Another glowing write up on Seattle’s Girin restaurant and its brewer’s exploration into the world of sool brewing. But, unlike previous fluff pieces, this Thrillist article gives us a peak behind the curtains about the red tape in getting a liquor license to distribute makgeolli. And another kernel of goodness? You can find out something even your Korean grandma doesn’t know about your favorite bubbly fermentation process. From Naomi Tomky’s Thrillist article:
At Girin, as downstairs diners sip makgeolli out of flat, golden bowls whilst feasting on ssamjang-marinated steaks, they likely have no idea what’s bubbling upstairs. That’s where Burns goes to work, in a tiny closet of a room. There, he soaks and steams the rice and hydrates his nuruk — a yeast and enzyme compound that creates the fermentation — before mixing them together in giant Korean clay vats. For the first two days, Burns will stir it every eight hours, then let it sit for three to five more days. If you put an ear to the vat, you can actually hear the fermentation happening as the mixture transitions to alcohol. According to Burns, studies have found it’s the same frequency as that of rainwater.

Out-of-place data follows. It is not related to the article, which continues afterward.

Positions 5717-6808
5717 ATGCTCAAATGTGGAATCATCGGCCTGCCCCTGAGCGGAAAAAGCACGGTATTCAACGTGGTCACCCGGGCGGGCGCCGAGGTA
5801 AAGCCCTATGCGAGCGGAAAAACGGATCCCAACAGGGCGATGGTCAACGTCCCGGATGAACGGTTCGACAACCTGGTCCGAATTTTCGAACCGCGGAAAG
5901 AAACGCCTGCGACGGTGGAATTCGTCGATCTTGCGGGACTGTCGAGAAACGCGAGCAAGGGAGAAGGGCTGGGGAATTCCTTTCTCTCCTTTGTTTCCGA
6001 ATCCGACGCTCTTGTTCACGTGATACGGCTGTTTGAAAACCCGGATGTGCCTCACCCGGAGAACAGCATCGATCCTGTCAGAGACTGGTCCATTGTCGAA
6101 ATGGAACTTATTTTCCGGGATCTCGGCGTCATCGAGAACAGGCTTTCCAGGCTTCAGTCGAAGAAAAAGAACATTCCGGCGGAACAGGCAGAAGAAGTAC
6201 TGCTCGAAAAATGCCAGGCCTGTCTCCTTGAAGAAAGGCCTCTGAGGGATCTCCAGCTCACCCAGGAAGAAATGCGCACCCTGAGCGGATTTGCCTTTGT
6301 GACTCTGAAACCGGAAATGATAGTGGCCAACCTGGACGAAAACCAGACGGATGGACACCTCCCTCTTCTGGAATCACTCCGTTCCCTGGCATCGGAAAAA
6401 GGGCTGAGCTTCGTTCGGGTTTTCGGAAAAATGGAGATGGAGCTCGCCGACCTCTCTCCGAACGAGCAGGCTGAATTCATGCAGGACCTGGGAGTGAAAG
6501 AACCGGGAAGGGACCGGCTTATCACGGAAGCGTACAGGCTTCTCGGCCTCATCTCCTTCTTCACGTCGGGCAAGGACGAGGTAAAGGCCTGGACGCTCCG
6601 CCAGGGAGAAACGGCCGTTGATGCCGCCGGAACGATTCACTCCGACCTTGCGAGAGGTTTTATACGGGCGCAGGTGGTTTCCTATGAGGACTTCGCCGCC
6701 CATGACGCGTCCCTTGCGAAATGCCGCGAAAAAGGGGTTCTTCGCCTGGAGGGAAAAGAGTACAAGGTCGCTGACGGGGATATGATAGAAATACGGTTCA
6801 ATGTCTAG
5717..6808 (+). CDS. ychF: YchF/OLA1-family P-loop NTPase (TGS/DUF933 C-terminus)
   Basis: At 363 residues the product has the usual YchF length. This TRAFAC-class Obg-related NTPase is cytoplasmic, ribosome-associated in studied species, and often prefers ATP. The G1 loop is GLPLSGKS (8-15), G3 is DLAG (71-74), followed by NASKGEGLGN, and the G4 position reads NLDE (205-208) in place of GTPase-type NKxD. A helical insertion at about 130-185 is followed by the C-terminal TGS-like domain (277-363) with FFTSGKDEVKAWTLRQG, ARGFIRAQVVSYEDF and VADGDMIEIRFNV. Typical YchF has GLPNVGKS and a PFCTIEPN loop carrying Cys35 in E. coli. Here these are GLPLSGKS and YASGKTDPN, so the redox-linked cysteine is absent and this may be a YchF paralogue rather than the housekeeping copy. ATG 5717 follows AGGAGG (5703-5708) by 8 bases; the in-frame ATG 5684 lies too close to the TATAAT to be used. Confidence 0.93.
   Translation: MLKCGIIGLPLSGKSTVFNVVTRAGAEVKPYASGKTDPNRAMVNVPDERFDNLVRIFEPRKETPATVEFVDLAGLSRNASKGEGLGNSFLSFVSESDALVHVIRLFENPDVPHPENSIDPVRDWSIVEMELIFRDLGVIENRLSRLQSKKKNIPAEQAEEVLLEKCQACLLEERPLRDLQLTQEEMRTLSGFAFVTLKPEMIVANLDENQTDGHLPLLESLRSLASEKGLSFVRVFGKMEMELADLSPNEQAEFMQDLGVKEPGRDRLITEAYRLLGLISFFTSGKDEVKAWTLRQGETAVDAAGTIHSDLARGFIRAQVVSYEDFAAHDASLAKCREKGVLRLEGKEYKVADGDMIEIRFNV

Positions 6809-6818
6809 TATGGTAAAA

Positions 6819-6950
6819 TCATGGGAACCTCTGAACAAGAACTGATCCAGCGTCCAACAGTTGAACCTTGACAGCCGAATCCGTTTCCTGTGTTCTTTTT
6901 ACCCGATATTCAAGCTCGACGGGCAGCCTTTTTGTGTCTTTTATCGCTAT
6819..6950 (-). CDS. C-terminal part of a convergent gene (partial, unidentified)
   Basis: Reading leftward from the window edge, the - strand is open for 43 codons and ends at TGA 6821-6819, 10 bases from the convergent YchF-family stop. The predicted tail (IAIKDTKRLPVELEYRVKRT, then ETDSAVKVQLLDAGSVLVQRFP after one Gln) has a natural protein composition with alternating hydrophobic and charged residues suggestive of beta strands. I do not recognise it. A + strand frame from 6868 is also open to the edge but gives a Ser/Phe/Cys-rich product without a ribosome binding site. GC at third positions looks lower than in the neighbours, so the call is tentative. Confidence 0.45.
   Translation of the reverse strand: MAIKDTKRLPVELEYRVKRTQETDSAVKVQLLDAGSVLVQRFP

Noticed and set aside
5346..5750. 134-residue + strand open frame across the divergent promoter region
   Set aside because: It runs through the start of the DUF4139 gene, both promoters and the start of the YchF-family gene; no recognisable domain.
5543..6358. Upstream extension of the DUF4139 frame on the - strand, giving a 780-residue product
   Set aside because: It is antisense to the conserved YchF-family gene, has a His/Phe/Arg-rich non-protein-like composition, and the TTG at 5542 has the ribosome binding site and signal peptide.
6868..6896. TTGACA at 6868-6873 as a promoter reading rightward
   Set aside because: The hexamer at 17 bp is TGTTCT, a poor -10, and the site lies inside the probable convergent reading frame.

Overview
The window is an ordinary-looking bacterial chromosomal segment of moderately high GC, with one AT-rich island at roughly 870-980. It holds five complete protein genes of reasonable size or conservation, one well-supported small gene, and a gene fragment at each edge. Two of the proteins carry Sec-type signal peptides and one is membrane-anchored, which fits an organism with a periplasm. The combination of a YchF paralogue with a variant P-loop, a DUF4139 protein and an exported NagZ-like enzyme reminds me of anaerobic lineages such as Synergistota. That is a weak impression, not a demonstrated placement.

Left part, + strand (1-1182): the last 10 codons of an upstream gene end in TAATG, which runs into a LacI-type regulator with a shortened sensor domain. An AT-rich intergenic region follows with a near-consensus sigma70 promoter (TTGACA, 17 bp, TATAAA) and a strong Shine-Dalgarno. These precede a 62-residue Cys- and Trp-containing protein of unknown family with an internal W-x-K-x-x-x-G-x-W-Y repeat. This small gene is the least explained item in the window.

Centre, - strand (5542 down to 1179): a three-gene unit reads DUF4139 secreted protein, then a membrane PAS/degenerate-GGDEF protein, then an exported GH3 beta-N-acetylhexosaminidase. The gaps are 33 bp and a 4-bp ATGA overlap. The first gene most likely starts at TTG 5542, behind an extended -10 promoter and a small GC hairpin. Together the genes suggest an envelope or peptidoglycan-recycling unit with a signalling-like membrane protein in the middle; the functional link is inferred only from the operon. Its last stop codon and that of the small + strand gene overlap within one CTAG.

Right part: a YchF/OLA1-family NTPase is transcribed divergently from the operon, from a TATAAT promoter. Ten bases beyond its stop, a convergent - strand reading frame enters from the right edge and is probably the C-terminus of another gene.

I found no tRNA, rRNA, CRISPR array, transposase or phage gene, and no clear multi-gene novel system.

…But he hit a bit of a roadblock with the government of Washington State. Since nobody had been licensed to brew makgeolli before, the Liquor Control Board was a bit stymied on how to deal with it. To avoid excess challenges, Burns took advantage of the work sake importers had done and pitched it as a Korean version of sake. The plan worked, and after a long licensing process — nearly two years — makgeolli was finally legal to sell in Seattle.
Read the whole Thrillist article here.